- Six Republican-led states are seeking to block Biden’s student loan forgiveness.
- A federal judge will hear their arguments on Wednesday.
- Their defense outlines the financial damage the aid will cause to state and business revenues.
Wednesday could be a turning point for President Joe Biden’s student loan forgiveness plan.
A federal judge will hear oral arguments from six Republican-led states that sued Biden’s $20,000 debt relief announcement in late August, arguing the relief will hurt their state’s tax revenue and operations finance from the MOHELA loan company, which is based in Missouri where the lawsuit was filed. It is one of five major Tory lawsuits that have been filed so far to block the policy, and if a judge rules in favor of the group, the long-awaited loan forgiveness would not move forward.
Late last week, the Biden administration filed its first legal defense of the plan and pushed back against all the arguments made by GOP-led states as to why the plan should be blocked, including justifying the power of the Education Secretary to cancel student debt under the HEROES Act of 2003 and dismissing fears the relief would harm MOHELA’s operations, saying it is not legally justifiable.
But in a new court filing on Tuesday, the group argued otherwise.
“If there was any doubt about the illegality of the cancellation before, there is now none,” the filing said. “The defendants’ show cause memo, which the secretary approved early the same morning it was completed, does not address key statutory elements of the HEROES Act, does not contemplate a single alternative to the forgiveness of billions in debt and does not even attempt to justify the central eligibility requirements contributing to the mind-boggling scope of Cancellation.”
Here are the main points the Republican group will likely address in court, according to the filing:
The financial damage suffered by debt consolidation
After announcing relief, Biden’s Department of Education said borrowers from the Family Federal Education Loan (FFEL) program, which are private loans, could consolidate their debt into direct federal loans to receive a loan forgiveness. ready. But in late September, the department subsequently revised its guidelines to say that FFEL borrowers cannot consolidate debt for relief, likely in response to the impending lawsuits.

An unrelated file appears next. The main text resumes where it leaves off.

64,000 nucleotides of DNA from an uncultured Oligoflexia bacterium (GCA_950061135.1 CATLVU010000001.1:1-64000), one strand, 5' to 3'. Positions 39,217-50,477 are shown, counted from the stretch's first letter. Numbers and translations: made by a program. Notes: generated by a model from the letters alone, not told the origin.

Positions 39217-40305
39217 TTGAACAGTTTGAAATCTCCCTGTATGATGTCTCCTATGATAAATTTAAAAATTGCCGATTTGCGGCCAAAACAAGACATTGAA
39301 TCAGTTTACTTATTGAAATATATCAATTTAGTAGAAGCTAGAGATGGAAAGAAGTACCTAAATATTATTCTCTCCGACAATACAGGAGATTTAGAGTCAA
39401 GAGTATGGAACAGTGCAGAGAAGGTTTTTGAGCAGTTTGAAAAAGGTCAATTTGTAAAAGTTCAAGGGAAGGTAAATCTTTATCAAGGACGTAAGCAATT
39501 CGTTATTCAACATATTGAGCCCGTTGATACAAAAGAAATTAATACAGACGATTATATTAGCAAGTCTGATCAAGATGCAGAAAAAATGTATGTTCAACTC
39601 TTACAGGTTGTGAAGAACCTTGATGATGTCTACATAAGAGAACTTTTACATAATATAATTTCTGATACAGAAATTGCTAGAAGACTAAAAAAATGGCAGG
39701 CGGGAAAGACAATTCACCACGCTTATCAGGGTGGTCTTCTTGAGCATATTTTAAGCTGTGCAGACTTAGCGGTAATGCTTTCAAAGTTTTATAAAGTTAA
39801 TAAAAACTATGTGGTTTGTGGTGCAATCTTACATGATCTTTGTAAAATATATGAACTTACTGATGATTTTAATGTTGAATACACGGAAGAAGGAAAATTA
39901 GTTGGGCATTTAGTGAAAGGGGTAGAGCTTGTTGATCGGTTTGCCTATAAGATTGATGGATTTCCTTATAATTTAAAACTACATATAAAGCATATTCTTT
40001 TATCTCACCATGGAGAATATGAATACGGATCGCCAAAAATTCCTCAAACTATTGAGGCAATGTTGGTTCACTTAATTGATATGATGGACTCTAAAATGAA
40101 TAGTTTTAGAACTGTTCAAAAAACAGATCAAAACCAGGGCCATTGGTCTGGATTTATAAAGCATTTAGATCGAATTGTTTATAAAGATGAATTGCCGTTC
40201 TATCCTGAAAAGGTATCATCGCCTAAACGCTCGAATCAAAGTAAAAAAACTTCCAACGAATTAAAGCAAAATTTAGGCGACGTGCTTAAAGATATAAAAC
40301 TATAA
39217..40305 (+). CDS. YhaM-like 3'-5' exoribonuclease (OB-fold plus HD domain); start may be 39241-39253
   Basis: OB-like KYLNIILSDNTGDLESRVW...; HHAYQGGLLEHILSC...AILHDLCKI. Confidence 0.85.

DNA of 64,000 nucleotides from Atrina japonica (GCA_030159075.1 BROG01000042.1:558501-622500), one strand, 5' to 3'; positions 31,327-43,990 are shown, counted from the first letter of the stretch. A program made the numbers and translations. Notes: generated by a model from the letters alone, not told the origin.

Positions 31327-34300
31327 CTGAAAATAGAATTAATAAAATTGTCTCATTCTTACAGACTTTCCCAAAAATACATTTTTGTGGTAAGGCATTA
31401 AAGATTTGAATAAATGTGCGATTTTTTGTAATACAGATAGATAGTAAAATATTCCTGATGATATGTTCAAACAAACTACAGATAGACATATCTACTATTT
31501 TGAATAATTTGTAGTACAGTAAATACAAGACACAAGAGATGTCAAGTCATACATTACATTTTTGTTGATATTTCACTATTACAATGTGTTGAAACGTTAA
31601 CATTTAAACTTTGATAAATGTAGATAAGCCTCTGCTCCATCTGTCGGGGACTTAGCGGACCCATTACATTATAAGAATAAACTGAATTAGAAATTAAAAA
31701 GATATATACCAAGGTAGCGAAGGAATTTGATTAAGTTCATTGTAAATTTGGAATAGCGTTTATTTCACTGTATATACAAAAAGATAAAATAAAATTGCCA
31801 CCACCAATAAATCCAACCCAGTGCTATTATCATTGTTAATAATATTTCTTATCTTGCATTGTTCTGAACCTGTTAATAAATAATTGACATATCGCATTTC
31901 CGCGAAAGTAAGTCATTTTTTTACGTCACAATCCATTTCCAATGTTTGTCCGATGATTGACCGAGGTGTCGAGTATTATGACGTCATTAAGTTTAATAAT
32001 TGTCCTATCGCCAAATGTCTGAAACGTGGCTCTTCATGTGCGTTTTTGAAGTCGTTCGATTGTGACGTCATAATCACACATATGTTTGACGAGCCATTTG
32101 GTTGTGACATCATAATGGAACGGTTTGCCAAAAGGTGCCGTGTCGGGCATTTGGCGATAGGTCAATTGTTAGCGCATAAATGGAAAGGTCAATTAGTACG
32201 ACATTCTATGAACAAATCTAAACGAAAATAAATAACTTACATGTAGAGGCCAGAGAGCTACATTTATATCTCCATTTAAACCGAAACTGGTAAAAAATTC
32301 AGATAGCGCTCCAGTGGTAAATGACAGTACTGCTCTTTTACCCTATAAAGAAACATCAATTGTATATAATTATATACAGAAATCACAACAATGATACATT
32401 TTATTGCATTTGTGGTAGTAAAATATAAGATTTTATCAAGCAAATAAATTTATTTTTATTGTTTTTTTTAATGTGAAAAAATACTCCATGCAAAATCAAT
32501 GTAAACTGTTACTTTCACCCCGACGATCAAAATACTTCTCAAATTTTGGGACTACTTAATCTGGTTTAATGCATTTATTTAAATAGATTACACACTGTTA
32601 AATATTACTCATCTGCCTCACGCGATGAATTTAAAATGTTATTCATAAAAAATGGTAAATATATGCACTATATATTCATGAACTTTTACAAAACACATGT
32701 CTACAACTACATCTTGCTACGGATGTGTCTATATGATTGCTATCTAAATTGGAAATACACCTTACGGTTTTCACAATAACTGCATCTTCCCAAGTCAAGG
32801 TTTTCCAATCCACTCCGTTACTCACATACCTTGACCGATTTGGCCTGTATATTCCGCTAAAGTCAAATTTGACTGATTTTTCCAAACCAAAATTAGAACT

In their defense, Republicans said they still suffered financial losses from the consolidation as the process may be underway for borrowers who made the switch before the September guidelines, and they called for a pause on debt relief and any related consolidation. And to remedy “at least some of the damage already caused by widespread Department-induced consolidation”, the group recommended that borrowers be forced to repay their former lender for lost interest caused by consolidation.
Financial damage to MOHELA
Republicans have hit back at the Biden administration’s assertion that MOHELA is separate from the state and that financial damages to the company would not impact the state. They said MOHELA is accountable to the Missouri government, and because canceling student loans would impact direct loan revenue, “it reduces MOHELA’s resources to perform these essential education-promoting functions. for Missouri. It’s definitely hurting the state.”
The filing also noted that there is “concrete and direct – and enormous” damage to MOHELA’s finances caused by the debt relief, citing a loss of tens of millions of dollars a year in revenue if the relief had to materialize.
Financial damage to states
Republicans representing Arkansas, South Carolina, Iowa, Kansas, Nebraska and Missouri have all said they could face a loss of income due to the cancellation of student loans, even if the defense of Biden argued that any loss was “too speculative and muted.” The group said that while each state could operate under its own tax code, changing the laws to make them inconsistent with federal law would ease the burden on taxpayers and tax officials, and “force them to reverse that would frustrate those goals.” “.
Misinterpretation of the HEROES Act
The Biden administration has long defended its one-time student loan forgiveness under the HEROES Act of 2003, which gives the education secretary the ability to waive or change student loan balances in connection with a national emergency, like COVID-19. As has been argued with many Republican lawmakers and conservatives, the GOP group has argued that this policy is an excess of that authority.
They said emergencies are temporary and any action in response to them must also be temporary, referring to the continued pauses in student loan payments during the pandemic – but blanket debt cancellation is “inconsistent with the limited reason for which the HEROES Act grants authority in the first place,” the filing said. They also argued that Biden failed to show how up to $20,000 in relief was the amount needed to avoid financial harm. to borrowers.
The public can listen to Wednesday’s hearing here, and a summary of Biden’s defense can be read here.